“Not too hard to believe, really. I mean, if he grew up playing with his master, it stands to reason he grew up with the man’s sister as well. It would hardly be the first time two childhood playmates got involved once puberty hit.”

“Indeed. Anyway, as the story goes, Samuel’s friend died. The plantation was sold, and the new owner wasn’t about to let a mere slave run the place. Sammy got demoted, though he remained in the house as a highly prized cook. But then one day, the new master raped one of Samuel’s granddaughters. The man also murdered the child’s mother – Sammy’s daughter – when she tried to intervene.

“Oh boy,” Jamal crowed. “Revolution time?”

“Revolution time,” Adolph nodded. “The Master, his family, the Overseers and their families? All slaughtered. Sammy and the newly freed slaves headed out into the woods till they made it to my island in the lake. State Militia surrounded them and they fought to the last, at least according to legend. Most of the reports I saw claim at least some of the fugitives were re-enslaved while Sammy himself was tortured with hot irons, hung, and then his body weighted and tossed into the lake. Thus to all traitors.”

“Traitor?” Jamal asked, raising an eyebrow. “Don’t you think you’re being a bit too hard on Old Sammy? Considering the times, sounds to me like the brother did the best with what he had.”

“The point is that Sammy had no problem with slavery until it hurt him personally."

"I wouldn't say he had no problem..."

"What is your offer for the island?”

Jamal took a deep breath and turned the menu over to read the other side.

“The house on the island. Do you think it can be remodeled?"

“Well, it’s in pretty bad shape. From a purely financial perspective, it would be cheaper to demolish that place and start all over, but… the house has been there for over a century. It’s historic.”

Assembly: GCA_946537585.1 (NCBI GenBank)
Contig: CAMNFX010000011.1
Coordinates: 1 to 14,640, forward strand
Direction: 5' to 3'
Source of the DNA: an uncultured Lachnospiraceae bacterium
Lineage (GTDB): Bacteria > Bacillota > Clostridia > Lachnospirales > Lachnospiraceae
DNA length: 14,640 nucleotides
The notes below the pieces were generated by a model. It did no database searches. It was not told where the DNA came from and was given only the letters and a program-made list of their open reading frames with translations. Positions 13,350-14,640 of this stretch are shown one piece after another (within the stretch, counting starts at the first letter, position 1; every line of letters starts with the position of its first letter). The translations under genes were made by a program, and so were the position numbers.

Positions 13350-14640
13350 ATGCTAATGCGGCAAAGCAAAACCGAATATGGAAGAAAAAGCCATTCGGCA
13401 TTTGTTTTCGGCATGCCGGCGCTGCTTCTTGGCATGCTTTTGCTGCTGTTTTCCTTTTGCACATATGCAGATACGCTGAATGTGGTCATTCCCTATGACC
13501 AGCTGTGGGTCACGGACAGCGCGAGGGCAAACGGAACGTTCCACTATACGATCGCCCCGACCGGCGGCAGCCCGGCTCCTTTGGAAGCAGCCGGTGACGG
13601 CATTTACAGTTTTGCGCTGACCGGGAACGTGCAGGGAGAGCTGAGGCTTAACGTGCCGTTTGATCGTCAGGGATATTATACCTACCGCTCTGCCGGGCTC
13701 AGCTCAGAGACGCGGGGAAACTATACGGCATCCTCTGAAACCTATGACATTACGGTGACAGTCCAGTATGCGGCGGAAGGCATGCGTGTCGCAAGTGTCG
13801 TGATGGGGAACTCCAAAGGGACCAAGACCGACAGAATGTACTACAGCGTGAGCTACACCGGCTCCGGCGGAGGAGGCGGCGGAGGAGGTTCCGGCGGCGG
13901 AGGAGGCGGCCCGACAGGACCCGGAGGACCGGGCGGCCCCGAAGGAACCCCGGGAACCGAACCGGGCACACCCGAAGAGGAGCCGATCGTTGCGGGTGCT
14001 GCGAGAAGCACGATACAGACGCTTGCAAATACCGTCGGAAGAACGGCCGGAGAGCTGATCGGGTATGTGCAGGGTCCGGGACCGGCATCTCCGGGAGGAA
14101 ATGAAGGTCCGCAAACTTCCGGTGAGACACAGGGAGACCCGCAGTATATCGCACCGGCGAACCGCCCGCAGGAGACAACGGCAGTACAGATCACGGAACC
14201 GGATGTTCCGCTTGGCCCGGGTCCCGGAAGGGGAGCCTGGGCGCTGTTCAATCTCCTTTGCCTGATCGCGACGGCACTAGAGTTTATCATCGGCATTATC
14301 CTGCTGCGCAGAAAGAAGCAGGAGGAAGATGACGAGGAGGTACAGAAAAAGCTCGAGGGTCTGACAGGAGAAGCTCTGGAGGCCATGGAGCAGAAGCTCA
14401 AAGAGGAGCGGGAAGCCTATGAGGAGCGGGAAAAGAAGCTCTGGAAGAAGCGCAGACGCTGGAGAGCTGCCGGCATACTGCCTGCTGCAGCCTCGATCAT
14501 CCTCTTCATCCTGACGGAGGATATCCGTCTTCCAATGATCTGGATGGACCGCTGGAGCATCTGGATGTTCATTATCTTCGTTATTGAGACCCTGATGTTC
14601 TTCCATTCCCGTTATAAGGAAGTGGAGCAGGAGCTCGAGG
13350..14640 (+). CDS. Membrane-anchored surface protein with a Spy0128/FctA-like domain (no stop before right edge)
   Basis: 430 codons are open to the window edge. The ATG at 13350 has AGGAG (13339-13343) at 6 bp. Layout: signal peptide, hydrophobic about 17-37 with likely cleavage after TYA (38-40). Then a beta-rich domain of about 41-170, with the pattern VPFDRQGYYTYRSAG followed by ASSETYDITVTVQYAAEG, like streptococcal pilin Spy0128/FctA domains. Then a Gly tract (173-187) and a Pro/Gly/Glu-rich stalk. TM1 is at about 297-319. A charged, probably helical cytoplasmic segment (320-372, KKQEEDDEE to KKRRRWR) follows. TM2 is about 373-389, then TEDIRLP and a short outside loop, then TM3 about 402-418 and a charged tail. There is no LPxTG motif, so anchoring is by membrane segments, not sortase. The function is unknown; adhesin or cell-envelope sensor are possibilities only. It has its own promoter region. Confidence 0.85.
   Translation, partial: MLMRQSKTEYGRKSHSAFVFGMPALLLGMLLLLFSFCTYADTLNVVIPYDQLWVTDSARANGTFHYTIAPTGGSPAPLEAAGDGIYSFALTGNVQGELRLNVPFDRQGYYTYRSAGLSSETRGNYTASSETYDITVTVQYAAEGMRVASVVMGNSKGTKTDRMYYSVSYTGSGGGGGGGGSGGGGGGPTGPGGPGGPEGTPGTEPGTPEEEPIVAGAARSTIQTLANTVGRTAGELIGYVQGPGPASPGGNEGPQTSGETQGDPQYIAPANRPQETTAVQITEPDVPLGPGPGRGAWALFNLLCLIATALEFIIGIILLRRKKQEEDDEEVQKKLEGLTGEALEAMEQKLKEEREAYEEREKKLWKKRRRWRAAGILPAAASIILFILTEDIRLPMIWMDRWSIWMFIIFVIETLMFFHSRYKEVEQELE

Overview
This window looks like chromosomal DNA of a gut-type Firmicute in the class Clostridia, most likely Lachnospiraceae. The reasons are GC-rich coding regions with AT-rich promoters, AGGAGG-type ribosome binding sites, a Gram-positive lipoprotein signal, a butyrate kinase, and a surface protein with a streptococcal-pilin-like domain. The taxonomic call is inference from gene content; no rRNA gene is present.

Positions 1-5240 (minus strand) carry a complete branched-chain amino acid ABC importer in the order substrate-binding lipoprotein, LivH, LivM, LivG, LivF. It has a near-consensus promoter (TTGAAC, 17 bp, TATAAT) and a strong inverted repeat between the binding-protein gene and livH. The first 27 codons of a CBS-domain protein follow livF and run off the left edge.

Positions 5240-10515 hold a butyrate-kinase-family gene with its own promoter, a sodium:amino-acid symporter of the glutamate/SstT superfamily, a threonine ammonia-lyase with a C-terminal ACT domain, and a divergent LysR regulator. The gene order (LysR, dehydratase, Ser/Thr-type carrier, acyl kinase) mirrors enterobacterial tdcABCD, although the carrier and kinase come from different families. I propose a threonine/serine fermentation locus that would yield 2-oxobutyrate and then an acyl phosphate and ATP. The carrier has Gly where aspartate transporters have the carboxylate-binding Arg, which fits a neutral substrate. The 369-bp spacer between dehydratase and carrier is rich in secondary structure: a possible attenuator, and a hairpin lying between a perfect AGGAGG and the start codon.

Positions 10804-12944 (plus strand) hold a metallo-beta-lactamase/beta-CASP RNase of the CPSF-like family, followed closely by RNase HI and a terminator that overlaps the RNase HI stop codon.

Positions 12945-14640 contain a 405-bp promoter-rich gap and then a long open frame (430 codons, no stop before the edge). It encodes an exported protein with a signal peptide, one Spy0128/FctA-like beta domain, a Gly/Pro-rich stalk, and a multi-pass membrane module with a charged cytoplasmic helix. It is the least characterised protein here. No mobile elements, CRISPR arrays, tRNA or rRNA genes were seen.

By this time, their drinks arrived, so the men made their lunch orders. As the waitress left, Jamal took a sip of coffee and set the ceramic mug back down in its saucer.

“Look, Adolph,” he mused. “If I buy this island, will those protestors out there bother me?”

“I don’t know about you, Jamal. Perhaps they would consider you one of their own. I know they bothered me. Me and my wife.”


“Yep. They sent some maniac in a Halloween costume to terrorize us the one and only night we spent out there. Crazy bastard actually bashed his way through our bathroom window!”

“Seriously?!” Jamal cried. “What did you do?”

“What else could I do? I pulled out my pistol and dumped a mag into the guy. But he must have been wearing body armor under his costume, because he jumped back out the way he came in. Which reminds me; I suggest you carry something a bit nastier than my nine-millimeter if you plan on spending the night out there.”

“Thanks for the advice.”

“You’re welcome. Now what is your offer?”

Jamal wrote on a paper napkin and handed it to Adolph, who barked a laugh when he saw it. That made the Black man frown.

“That’s a serious offer,” he insisted.

“Save it, pal, I know a ridiculous lowball when I see it. But jokes on you my friend, I’d have let you have the place for nothing!”

“Thanks! I think?”

“What are you going to do with it, anyway?”

“Remodel and rent it out as a vacation home. I know folks who will spend a truckload of money for this kind of thing.”

“And if the government caves to the protestors’ demands and makes it their ridiculous ‘Samuel Blessing Memorial Park’?”

“Then they can buy the island from me, duh. Even if they seize it through Eminent Domain, with what I’m paying you I’ll still make a profit. I can’t lose!”



How Jamal despised that wretched sound.

Lying abed in the dark, he’d discovered the one noise he just couldn’t get used to. The lapping waves, the splashing… fish? Bears? Even the relentless chorus of crickets and frogs he’d learned to endure.

But each time he drifted off to sleep – “gurk!” – and he was wide awake. Plus, some animal must have died close, because the awful stench of its rotting carcass reached even into his bedroom.

Booking a local hotel when he had a cabin on his own private island had seemed like a waste of money. But now that he was alone in the dark, continuously tormented by whatever was making the gurk sound, Jamal began to regret his decision.

Then came the storm; crashing thunder and brilliant flashes of blue-white as a relentless cascade hammered the shack’s tin roof. Howling winds made the aged, wooden structure creak and groan. Some people find the dance of rain on a tin roof relaxing. Jamal was not one of those people.